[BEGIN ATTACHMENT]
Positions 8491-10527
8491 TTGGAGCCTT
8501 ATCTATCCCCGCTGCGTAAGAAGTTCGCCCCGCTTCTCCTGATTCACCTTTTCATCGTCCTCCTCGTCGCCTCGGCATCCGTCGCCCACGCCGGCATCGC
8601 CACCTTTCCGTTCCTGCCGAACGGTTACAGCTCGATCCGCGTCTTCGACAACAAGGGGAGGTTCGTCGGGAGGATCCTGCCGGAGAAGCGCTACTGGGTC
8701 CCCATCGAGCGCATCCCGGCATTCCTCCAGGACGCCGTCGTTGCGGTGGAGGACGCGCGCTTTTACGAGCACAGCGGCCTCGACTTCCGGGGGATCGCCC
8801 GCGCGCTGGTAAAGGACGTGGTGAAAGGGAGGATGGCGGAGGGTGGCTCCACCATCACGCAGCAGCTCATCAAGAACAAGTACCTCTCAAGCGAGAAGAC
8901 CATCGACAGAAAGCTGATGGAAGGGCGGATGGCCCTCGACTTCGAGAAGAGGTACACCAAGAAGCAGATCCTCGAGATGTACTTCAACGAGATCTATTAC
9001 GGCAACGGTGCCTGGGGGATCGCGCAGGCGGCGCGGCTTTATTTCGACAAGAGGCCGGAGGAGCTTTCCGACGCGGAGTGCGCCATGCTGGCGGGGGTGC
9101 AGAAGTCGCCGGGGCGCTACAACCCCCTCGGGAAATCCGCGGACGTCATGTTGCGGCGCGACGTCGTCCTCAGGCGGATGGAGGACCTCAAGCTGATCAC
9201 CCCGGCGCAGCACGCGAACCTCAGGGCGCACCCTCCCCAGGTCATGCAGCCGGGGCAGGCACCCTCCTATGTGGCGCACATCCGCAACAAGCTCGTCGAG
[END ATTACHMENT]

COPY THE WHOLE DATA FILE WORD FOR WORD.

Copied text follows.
Positions 8491-10527
8491 TTGGAGCCTT
8501 ATCTATCCCCGCTGCGTAAGAAGTTCGCCCCGCTTCTCCTGATTCACCTTTTCATCGTCCTCCTCGTCGCCTCGGCATCCGTCGCCCACGCCGGCATCGC
8601 CACCTTTCCGTTCCTGCCGAACGGTTACAGCTCGATCCGCGTCTTCGACAACAAGGGGAGGTTCGTCGGGAGGATCCTGCCGGAGAAGCGCTACTGGGTC
8701 CCCATCGAGCGCATCCCGGCATTCCTCCAGGACGCCGTCGTTGCGGTGGAGGACGCGCGCTTTTACGAGCACAGCGGCCTCGACTTCCGGGGGATCGCCC
8801 GCGCGCTGGTAAAGGACGTGGTGAAAGGGAGGATGGCGGAGGGTGGCTCCACCATCACGCAGCAGCTCATCAAGAACAAGTACCTCTCAAGCGAGAAGAC
8901 CATCGACAGAAAGCTGATGGAAGGGCGGATGGCCCTCGACTTCGAGAAGAGGTACACCAAGAAGCAGATCCTCGAGATGTACTTCAACGAGATCTATTAC
9001 GGCAACGGTGCCTGGGGGATCGCGCAGGCGGCGCGGCTTTATTTCGACAAGAGGCCGGAGGAGCTTTCCGACGCGGAGTGCGCCATGCTGGCGGGGGTGC
9101 AGAAGTCGCCGGGGCGCTACAACCCCCTCGGGAAATCCGCGGACGTCATGTTGCGGCGCGACGTCGTCCTCAGGCGGATGGAGGACCTCAAGCTGATCAC
9201 CCCGGCGCAGCACGCGAACCTCAGGGCGCACCCTCCCCAGGTCATGCAGCCGGGGCAGGCACCCTCCTATGTGGCGCACATCCGCAACAAGCTCGTCGAG